Fortunately a friend with a car brought the clubs back, so we didn't have to pay on the return. I have never been charged for golf clubs before."
Makes a refreshing change, doesn't it?
Claire Hodge, Coventry
May I say how honoured I am to appear in the Andy Blackford column (Sharks Are Just Biding Their Time, August). I have been reading his somewhat eccentric opinions since taking up the sport and he's very funny (in his own way). My wife said: "Oh, he's a good writer, isn't he?"
That may be, but should he be brutalised by a particularly nasty and predatory chicken, he'll get scant sympathy from me. Thanks to his mention I now feel the need to adopt an even lower profile at Jack's Fish & Chip Shop!
Martin Leach, Harpenden
Comment: OK, Martin, we make that three plugs for the fish & chip shop so far - no more!
Salt Cay carries you back to a Caribbean before all-inclusive resorts, casinos, large hotels and rampant development. This small undeveloped island is an eco-tourist's dream.
In Day of the Jackass (July) John Bantin did not fairly represent what Salt Cay has to offer. Does he want to give your readers an accurate picture or is he is just after notoriety? Maybe he is the "aged donkey" who doesn't appreciate the "old" Caribbean and prefers the luxury that age sometimes requires.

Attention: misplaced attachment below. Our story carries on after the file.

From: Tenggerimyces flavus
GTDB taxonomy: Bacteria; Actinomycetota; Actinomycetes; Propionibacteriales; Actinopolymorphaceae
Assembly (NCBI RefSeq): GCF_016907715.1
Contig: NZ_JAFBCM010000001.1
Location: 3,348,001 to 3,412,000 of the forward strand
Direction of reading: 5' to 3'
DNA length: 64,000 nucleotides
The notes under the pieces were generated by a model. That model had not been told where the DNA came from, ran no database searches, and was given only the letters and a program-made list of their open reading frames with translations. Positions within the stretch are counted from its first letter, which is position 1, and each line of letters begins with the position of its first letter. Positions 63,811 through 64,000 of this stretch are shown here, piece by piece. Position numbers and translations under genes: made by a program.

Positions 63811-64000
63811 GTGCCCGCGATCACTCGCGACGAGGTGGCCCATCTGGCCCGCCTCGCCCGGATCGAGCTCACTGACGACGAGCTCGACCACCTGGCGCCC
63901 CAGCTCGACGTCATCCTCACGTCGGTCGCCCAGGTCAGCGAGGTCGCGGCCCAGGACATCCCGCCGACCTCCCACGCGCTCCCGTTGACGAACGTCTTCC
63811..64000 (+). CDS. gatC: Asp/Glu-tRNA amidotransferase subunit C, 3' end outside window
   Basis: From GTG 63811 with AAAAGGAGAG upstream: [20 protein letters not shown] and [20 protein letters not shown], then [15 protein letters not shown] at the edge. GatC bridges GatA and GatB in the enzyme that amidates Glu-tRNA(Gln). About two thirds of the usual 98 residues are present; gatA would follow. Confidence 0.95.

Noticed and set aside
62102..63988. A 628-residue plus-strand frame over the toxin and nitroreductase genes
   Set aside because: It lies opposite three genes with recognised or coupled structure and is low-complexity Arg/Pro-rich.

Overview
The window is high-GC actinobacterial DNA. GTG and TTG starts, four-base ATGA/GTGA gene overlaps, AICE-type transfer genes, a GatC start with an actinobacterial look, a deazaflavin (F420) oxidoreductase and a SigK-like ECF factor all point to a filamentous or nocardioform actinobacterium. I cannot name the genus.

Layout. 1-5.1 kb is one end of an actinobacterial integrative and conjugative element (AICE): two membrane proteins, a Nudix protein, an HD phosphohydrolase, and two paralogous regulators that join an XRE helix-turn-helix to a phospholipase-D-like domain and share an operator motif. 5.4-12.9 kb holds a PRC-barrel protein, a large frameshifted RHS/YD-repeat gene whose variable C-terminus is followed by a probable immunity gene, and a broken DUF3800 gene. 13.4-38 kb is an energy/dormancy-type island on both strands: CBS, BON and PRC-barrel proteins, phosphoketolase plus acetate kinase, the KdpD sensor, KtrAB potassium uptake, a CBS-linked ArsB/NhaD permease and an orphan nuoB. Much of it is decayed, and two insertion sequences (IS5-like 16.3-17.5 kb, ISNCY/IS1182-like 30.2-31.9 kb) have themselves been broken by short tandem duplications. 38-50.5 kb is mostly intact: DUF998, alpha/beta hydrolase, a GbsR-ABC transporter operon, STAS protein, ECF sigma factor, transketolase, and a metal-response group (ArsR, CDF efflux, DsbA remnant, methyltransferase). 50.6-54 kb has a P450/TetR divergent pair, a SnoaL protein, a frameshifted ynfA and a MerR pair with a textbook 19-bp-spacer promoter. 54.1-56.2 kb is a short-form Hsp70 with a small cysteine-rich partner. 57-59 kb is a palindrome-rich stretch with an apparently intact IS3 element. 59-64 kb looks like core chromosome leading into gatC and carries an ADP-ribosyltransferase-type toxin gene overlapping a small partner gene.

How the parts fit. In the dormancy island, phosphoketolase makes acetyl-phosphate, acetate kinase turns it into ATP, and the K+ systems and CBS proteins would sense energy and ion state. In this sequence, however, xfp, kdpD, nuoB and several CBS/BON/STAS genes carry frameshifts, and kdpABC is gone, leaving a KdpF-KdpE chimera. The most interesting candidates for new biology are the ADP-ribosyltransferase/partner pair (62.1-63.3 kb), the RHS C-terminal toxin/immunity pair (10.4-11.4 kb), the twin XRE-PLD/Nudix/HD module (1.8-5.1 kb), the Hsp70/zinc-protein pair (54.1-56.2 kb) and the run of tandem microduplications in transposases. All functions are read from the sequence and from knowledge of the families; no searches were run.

Sometimes luxury is what is needed on a holiday, but at other times getting away from the stress of everyday living, making new friends, appreciating our island's unique beauty, being one with nature and enjoying one's own solitude is more important.
Salt Cay is an eclectic mix of Turks Islanders, Dominicans, Haitians and expats all living together in harmony. We trust each other, share what we have, and all try to ensure that our guests have a unique Caribbean holiday.
Salt Cay has some of the finest beaches in the Caribbean, great diving and snorkelling, phenomenal birding, a wide range of places to stay and several restaurants that rival more developed Caribbean islands.
We also have donkeys and cows that live in the bush and occasionally make it to town, as well as chickens and roosters that often make your wake-up call a reality. These things all make the Salt Cay experience unique.
Humpback whales pass through our waters, as Mr Bantin wrote. Fortunately they are still wild creatures and don't perform on a theme-park" schedule, something he forgot to recognise.
Weather can always come into play and affect any holiday but snorkelling with these magnificent giants is an experience of a lifetime.